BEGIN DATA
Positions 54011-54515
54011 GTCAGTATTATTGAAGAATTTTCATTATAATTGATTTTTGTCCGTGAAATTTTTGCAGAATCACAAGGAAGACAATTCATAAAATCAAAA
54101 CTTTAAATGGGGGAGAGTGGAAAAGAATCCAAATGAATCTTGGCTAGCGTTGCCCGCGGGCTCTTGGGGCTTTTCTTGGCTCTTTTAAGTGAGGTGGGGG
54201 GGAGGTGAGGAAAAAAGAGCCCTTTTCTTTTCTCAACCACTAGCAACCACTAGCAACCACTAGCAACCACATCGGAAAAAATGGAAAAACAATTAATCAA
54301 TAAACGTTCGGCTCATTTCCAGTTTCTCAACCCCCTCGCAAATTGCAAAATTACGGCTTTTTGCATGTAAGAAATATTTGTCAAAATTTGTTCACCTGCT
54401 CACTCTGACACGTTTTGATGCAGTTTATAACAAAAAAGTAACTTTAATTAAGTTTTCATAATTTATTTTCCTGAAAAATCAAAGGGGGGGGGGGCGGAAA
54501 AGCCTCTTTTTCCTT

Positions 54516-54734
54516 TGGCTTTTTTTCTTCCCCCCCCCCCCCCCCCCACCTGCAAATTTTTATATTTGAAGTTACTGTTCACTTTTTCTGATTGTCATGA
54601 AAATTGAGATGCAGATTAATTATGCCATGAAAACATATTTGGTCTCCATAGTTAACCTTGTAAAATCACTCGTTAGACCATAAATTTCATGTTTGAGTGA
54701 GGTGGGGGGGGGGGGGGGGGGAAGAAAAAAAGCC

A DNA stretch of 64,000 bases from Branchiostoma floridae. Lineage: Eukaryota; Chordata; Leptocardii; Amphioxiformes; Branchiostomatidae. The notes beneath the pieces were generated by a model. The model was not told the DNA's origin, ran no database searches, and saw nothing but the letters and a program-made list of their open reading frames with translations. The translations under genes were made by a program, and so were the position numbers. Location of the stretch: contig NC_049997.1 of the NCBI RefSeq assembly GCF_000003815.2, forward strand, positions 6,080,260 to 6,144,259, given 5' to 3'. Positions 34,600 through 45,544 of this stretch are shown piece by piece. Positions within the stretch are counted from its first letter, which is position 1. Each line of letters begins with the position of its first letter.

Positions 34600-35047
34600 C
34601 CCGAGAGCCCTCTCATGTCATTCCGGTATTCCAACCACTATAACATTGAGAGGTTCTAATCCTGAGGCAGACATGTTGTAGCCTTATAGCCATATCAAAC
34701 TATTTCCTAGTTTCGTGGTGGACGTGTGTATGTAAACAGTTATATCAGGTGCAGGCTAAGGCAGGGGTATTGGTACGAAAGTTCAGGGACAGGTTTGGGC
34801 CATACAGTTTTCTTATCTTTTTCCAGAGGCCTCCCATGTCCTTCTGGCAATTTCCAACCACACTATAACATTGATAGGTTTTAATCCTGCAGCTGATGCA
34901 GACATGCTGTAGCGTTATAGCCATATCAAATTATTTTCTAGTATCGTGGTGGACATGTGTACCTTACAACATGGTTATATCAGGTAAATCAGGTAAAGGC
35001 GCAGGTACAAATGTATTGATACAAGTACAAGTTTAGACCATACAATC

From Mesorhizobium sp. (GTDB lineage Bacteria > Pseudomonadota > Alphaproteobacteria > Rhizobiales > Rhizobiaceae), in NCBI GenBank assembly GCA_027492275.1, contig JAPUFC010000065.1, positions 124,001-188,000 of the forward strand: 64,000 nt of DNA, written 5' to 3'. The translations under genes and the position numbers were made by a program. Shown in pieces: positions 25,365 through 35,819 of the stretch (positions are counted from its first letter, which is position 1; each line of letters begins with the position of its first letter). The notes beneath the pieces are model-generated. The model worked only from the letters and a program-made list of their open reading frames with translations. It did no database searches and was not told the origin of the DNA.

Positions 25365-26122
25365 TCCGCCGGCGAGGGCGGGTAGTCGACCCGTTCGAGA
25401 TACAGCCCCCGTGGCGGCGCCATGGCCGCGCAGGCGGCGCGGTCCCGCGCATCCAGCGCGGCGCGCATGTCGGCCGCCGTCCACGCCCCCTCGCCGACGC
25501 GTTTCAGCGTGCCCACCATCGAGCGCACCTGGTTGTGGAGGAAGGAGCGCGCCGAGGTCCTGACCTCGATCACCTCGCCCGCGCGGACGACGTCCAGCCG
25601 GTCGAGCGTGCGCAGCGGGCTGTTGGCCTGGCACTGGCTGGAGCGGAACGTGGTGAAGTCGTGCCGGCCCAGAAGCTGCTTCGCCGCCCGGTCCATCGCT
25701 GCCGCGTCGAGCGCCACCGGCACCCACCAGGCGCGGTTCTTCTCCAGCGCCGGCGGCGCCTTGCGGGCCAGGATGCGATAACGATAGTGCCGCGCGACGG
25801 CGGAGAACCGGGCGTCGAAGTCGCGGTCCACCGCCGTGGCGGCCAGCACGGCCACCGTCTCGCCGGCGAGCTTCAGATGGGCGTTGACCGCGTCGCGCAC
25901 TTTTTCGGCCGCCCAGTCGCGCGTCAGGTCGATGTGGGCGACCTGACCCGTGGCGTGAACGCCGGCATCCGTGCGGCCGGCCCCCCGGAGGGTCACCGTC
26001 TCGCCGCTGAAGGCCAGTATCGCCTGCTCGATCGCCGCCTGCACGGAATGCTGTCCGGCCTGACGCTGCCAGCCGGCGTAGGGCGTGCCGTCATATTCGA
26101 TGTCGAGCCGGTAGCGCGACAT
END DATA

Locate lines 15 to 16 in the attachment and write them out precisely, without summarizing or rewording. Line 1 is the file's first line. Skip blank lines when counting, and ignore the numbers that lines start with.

34601 CCGAGAGCCCTCTCATGTCATTCCGGTATTCCAACCACTATAACATTGAGAGGTTCTAATCCTGAGGCAGACATGTTGTAGCCTTATAGCCATATCAAAC
34701 TATTTCCTAGTTTCGTGGTGGACGTGTGTATGTAAACAGTTATATCAGGTGCAGGCTAAGGCAGGGGTATTGGTACGAAAGTTCAGGGACAGGTTTGGGC